Sewing study stitches up Broadcom prize

30 finalists come to Washington for middle school science competition

Broadcom MASTERS winners Holly Jackson and Sahar Khashayar

Holly Jackson (left) and Sahar Khashayar took the top prizes in the Broadcom MASTERS competition.

P. Thornton/SSP

WASHINGTON — A teen who loves to sew zigzagged her way through three days of science, engineering and math challenges to win the top prize at a middle school science competition.  At a ceremony October 28, Holly Jackson, 14, of San Jose, Calif., claimed the $25,000 award.

She was one of 30 finalists from 13 states who came to the fourth annual Broadcom Math, Applied Science, Technology and Engineering Rising Stars, or MASTERS, competition. “I was so surprised,” Jackson said. “The other finalists had so many great projects.” The other top award went to Sahar Khashayar, 14, of Laguna Niguel, Calif.

Eight other finalists took home cash awards or funding to attend a science or engineering camp. The Samueli Foundation, an organization started by Broadcom cofounder Henry Samueli, provided Jackson’s funds.

Broadcom MASTERS finalists were selected on the basis of a middle school science fair project. The projects accounted for about one-quarter of each finalist’s score. The rest of the score came from performance in science challenges. While in Washington, five-member teams designed, built and tested roller coasters, carbonation-powered rockets and hurricane-proof houses. The finalists also analyzed minerals and scrutinized replicas of fossil skulls.

Jackson’s research project analyzed the strength of various types of sewing stitches and the best applications for them. She used thread to sew together 120 samples of cotton, denim and nylon fabric. Then she measured the force needed to break the stitches with a bathroom scale. The results were surprising, she said: “The strongest stitch, on average, was a simple straight stitch.” Jackson’s findings could be of interest to everyone from fashion designers to parachute manufacturers.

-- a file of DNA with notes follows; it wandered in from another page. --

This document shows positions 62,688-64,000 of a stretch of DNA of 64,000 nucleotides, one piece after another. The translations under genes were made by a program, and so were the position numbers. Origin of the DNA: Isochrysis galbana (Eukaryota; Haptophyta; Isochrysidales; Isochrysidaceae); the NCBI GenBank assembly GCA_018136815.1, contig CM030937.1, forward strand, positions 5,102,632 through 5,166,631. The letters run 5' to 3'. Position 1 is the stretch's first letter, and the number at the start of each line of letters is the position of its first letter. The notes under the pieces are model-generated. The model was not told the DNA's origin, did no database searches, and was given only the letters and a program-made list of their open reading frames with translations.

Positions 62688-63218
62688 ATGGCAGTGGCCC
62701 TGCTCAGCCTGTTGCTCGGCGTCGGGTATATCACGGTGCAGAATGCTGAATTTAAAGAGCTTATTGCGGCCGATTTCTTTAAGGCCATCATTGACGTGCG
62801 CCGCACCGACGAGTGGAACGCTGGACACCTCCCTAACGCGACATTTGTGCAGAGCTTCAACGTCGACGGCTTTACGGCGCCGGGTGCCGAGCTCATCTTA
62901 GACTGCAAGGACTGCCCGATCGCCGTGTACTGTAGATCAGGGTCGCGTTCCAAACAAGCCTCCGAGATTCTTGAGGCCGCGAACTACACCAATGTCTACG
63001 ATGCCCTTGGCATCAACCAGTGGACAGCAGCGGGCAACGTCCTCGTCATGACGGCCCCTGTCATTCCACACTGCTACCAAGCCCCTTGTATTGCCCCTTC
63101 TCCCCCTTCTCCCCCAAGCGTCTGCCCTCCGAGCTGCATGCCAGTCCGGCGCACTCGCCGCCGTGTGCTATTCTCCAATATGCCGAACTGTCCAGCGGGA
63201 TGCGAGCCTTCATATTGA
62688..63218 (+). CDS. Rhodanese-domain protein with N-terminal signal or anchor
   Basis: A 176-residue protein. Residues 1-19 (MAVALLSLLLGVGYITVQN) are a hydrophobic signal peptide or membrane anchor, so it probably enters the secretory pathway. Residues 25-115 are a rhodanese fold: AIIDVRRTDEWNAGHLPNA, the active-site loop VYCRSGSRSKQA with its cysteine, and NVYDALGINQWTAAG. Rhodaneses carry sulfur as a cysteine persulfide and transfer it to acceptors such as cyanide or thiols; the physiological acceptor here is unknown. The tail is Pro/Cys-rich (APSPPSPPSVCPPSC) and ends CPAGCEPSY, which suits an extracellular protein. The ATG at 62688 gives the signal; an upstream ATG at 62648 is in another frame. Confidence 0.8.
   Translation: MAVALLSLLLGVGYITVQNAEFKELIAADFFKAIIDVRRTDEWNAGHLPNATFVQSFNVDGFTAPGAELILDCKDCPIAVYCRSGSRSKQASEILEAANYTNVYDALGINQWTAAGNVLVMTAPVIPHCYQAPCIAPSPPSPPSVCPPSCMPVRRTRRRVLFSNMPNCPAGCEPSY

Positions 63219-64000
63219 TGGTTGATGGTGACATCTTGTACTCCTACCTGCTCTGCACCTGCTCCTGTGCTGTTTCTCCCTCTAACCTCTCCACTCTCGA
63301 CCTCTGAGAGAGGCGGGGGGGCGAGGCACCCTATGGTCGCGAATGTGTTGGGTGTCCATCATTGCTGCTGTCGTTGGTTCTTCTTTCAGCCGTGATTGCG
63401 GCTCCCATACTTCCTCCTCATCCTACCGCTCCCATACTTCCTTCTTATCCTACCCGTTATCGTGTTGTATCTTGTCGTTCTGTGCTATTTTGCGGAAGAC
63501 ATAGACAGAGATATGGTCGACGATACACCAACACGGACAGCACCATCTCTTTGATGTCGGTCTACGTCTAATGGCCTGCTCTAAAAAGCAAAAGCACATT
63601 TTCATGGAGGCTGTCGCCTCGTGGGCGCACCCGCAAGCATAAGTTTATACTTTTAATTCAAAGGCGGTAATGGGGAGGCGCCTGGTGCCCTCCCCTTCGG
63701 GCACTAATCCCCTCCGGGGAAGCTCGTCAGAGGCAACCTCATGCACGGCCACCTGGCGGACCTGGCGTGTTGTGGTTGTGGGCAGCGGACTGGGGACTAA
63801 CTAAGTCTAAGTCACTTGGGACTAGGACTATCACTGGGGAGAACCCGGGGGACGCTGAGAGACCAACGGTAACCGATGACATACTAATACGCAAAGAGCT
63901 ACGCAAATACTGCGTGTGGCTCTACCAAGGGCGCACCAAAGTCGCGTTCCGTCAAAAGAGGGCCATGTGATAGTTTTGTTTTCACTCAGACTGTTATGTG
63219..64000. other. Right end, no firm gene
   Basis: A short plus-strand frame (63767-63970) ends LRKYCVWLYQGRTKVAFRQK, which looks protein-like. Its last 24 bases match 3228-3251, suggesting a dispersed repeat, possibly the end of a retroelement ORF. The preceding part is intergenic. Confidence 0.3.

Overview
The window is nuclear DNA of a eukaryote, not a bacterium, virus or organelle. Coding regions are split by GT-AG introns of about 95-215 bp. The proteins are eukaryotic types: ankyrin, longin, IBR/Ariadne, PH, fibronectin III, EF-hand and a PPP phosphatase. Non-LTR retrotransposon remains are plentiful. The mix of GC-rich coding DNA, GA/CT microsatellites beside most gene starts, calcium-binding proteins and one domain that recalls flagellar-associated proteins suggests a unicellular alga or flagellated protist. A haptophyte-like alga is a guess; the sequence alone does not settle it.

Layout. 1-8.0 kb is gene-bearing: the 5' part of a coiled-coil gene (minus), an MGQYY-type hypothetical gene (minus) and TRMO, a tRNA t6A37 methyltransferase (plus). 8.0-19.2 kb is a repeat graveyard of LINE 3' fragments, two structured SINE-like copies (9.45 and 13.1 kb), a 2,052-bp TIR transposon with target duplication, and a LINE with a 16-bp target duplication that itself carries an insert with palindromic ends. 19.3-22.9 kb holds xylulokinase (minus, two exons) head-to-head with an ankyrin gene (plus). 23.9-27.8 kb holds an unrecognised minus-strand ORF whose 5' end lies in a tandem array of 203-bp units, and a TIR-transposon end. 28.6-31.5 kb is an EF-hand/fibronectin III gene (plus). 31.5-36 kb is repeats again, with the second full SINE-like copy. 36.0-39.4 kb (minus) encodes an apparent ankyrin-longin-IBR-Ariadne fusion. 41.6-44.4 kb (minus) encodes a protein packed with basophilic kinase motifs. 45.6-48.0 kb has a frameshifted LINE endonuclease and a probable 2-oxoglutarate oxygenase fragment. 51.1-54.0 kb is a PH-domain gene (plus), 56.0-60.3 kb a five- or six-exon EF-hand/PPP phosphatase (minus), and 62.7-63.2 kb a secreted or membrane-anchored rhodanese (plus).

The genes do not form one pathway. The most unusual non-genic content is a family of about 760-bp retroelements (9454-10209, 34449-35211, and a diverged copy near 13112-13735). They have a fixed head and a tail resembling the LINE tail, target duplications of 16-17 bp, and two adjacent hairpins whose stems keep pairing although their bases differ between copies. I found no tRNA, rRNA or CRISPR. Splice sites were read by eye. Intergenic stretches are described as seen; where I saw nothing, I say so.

Jackson’s project “is a great example of how science is applicable in our everyday lives,” said Maya Ajmera, president and chief executive officer of Society for Science & the Public, which runs the Broadcom MASTERS competition and publishes Science News.

One of the competition’s highlights involved no science: The students met President Barack Obama at the White House.

“Congratulations to Holly, Sahar and the entire Broadcom MASTERS class of 2014 whose STEM skills and collaborative team spirit represent the critical array of diversified talent needed to innovate solutions to the world’s grand challenges,” said Paula Golden, executive director of the Broadcom Foundation.

Broadcom MASTERS Winners

The Samueli Foundation Prize

Holly Jackson of San Jose, Calif., won $25,000. She tested the strength of various sewing stitches.

Marconi/Samueli Award for Innovation

Sahar Khashayar of Laguna Niguel, Calif., won $10,000. She created an inexpensive device to provide early warning of wildfires.

STEM Award Winners

The following finalists were selected for demonstrated skills and promise in the disciplines represented by STEM.

Science Awards: First place went to James Roney of Santa Barbara, Calif. He found that ants signal each other about food quality. Second place went to Daniel Bruce of San Diego, who studied people’s influence on bird behavior in lagoons.

Technology Awards: First place went to Aditya Jain of Portland, Ore. He created algorithms to better detect lung cancer on CT scans. Second place went to Nikhil Behari of Sewickley, Pa., who developed keystroke-based password security enhancements.

Engineering Awards: First place went to Chythanya Murali of Little Rock, Ark. Her project explored enzymes and bacteria that can clean up oil spills. Second place went to Annika Urban of Pittsburgh, who developed a device to record heartbeats and breath sounds.

Mathematics Awards: First place went to Rajiv Movva of San Jose, Calif., who studied nondrug treatments for type 2 diabetes. Second place went to Jonathan Okasinski of Harleysville, Pa. He developed equipment that can demonstrate quantum entanglement.

Rising Stars Award Winners

Two finalists were selected for scientific promise and spirit of cooperation. Annie Ostojic of Munster, Ind., studied the best ways to microwave foods. Raghav Ganeshof San Jose, Calif., created a “smart” cane for blind people.

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